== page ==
In Precedent-Shifting Decision, NLRB Says Dues Checkoff Survives CBA Expiration
Take note, unionized employers: the National Labor Relations Board (“NLRB” or the “Board”) held on Monday that employers violate the National Labor Relations Act (“NLRA”) when, following expiration of the parties’ collective-bargaining agreement (“CBA”), they unilaterally cease deducting and remitting employee union dues to the union pursuant to contractual dues checkoff provisions. The 3-2 decision in Valley Hospital Medical Center (”Valley Hospital II”), split along partisan lines, is the next in what should be a steady stream of union-friendly decisions likely to be issued by the Biden Board in the coming months.
The ruling, which followed a remand from the Ninth Circuit, reverses the Board’s 2019 decision in the same case (“Valley Hospital I”) that reinstated the rule that stood from 1962 until 2015 allowing employers to withhold union dues following CBA expiration.
Post-Contract Expiration Changes to Terms and Conditions of Employment: An employer must generally maintain existing terms and conditions of employment following expiration of a CBA – typically, until the parties bargain to agreement or otherwise reach a good-faith impasse. This rule was established by the Supreme Court’s 1962 holding in NLRB v. Katz. But, there are certain terms that an employer may change unilaterally following expiration of the CBA. For example, an employer need not arbitrate post-CBA expiration grievances (it must process the grievances, however). That is because labor arbitration is an obligation created not by statute – the NLRA – but by the parties’ contract. For over 50 years, until the mid-2010s, employers were also permitted to unilaterally cease checking off and remitting employee dues to the union representing employees following CBA expiration.
History of the Law Regarding Post-Contract Expiration Changes to Dues Check-Off Obligation: In 1962, the Board held in Bethlehem Steel that an employer is not obligated to check off union dues upon expiration of the CBA containing the dues check-off obligation, and therefore may unilaterally cease checking off dues after CBA expiration. This was the law for 53 years. In 2015, the Obama Board changed the law on this subject in Lincoln Lutheran of Racine. There, the Obama Board held that dues checkoff – like other terms and conditions of employment, including wages and benefits – is part of the status quo that the employer must maintain or bargain over changing even after expiration of the CBA creating the dues check-off obligation. But, four years later in Valley Hospital I, the Trump Board overruled Lincoln Lutheran, and reinstated Bethlehem Steel’s holding that an employer may unilaterally cease checking off dues following CBA expiration.
The facts in this case were undisputed. Following expiration of the parties’ CBA, the employer unilaterally ceased dues checkoff. It did so at a time when the Board’s Lincoln Lutheran remained in effect. The Board then overruled Lincoln Lutheran in this case, Valley Hospital I. The Union appealed to the Ninth Circuit, which remanded the case to the Board. The Ninth Circuit reasoned that the Board had failed to address “apparently contrary precedents” holding that certain obligations created by the contract do survive expiration of that contract – for example, the requirement that an employer process grievances short of arbitration and the granting of seniority rights to union officials. By the time the case was remanded, however, the partisan composition of the Board had changed and a Democratic-majority was in place, ready and seemingly willing to overrule the previous holding in Valley Hospital I.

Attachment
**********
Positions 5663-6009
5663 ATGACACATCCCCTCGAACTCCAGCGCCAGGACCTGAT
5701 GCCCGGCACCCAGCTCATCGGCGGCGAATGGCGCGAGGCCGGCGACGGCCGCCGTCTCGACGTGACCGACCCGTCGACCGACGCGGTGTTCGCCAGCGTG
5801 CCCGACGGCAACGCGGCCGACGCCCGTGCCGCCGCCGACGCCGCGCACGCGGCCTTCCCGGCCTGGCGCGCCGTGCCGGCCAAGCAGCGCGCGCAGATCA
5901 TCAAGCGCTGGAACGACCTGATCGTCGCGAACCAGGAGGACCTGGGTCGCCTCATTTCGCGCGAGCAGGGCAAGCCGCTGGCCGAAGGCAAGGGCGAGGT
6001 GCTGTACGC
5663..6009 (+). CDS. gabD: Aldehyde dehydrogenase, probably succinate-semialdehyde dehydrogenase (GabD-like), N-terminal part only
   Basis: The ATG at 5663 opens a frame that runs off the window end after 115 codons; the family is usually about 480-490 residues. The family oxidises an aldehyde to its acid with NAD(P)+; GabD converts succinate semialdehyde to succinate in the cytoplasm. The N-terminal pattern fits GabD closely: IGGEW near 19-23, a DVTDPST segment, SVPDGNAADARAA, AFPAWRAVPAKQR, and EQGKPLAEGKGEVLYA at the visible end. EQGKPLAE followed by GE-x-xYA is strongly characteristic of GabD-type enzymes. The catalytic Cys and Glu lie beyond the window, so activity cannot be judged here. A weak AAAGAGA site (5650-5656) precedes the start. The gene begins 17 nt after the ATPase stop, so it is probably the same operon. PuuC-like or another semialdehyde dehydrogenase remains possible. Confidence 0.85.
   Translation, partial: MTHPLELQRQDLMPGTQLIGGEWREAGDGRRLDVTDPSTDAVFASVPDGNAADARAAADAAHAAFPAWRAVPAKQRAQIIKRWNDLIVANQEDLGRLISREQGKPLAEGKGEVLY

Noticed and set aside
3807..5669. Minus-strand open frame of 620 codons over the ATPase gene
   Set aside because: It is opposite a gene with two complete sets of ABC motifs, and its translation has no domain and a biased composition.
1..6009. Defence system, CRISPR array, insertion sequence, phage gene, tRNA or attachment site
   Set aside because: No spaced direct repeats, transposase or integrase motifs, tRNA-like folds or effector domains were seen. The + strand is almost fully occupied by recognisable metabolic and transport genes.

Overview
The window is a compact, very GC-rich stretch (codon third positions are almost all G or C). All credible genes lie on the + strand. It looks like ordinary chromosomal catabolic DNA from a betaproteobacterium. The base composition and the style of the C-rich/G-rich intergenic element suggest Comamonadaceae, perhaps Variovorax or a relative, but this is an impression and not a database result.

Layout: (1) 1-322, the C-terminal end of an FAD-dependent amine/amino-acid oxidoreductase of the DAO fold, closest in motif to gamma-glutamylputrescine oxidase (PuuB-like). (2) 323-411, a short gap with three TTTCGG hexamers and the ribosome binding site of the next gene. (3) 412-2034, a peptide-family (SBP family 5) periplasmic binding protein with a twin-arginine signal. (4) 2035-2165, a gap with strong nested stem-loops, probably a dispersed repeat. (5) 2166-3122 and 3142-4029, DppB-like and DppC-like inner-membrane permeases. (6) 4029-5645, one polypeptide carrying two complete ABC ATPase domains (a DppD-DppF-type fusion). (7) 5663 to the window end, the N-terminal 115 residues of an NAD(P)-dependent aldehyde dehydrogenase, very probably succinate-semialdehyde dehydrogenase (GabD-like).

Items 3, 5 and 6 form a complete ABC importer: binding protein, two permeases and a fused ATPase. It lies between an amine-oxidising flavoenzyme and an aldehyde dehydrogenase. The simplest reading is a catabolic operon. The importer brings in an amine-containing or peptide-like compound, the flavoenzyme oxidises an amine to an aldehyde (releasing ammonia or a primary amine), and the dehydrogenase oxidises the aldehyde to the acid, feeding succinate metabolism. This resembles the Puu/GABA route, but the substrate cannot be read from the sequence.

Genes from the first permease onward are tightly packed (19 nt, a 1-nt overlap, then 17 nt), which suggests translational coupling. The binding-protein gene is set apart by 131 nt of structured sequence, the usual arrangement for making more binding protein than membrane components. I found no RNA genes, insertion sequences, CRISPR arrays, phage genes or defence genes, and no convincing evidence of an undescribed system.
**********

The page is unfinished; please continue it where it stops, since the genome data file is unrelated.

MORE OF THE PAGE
On remand, the Board held that dues checkoff provisions should be treated as part of the status quo that cannot be changed unilaterally after CBA expiration. The majority reasoned that previous Board cases finding that certain obligations survive contract expiration could not be “harmonized’ with the Board’s previous decision in Valley Hospital I. Moreover, the “contract creation” rule would result in the Board having to “create many additional exceptions to the status quo requirement.”
Members Kaplan and Ring, who were in the majority for the Board’s holding in Valley Hospital I, dissented. They noted that the Taft-Hartley Act, passed in 1947, amended the NLRA to make it illegal for employers to deduct dues unless workers agree to the deduction, and reinforces that dues checkoff cannot exist prior to bargaining relationship or the existence of a written agreement.
From a practical perspective, this ruling strips an employer of some bargaining leverage following expiration of a CBA. From 1962 to 2015, and since 2019, employers could lawfully cease remitting dues to the union following expiration of the CBA. Imperiling the Union’s ability to receive employee dues directly from employers – rather than haggling with employees themselves – could and often would push the union closer to reaching an agreement with the employer. Unions now know, however, that employers must continue remitting dues following contract expiration until the parties agree otherwise or the parties reach a good-faith impasse.
But given the three precedent-shifting decisions in this area of the law over the last seven years, it is not unreasonable to believe that Valley Hospital II may, too, be overruled when political winds shift and alter the Board’s composition once again.